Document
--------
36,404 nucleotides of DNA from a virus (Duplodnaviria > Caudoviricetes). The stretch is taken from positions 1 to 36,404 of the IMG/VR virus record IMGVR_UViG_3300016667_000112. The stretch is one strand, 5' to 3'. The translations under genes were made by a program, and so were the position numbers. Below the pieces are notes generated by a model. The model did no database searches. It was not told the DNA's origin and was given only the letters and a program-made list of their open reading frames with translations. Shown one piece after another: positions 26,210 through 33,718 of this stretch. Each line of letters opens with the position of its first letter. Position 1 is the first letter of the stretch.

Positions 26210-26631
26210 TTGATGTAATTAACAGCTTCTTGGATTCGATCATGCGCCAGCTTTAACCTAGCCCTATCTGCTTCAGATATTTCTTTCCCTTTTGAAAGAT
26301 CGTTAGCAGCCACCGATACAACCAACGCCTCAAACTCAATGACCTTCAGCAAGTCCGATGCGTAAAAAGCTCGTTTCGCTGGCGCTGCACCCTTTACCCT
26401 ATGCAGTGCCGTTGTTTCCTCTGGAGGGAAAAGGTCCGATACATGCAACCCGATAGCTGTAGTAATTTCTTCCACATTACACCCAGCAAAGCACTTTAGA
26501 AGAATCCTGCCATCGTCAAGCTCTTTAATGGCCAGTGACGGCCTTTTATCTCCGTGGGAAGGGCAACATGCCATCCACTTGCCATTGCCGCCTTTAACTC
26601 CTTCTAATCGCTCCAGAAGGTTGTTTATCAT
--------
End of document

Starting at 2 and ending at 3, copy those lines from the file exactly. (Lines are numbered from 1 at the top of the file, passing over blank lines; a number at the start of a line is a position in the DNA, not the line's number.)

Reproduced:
Positions 26210-26631
26210 TTGATGTAATTAACAGCTTCTTGGATTCGATCATGCGCCAGCTTTAACCTAGCCCTATCTGCTTCAGATATTTCTTTCCCTTTTGAAAGAT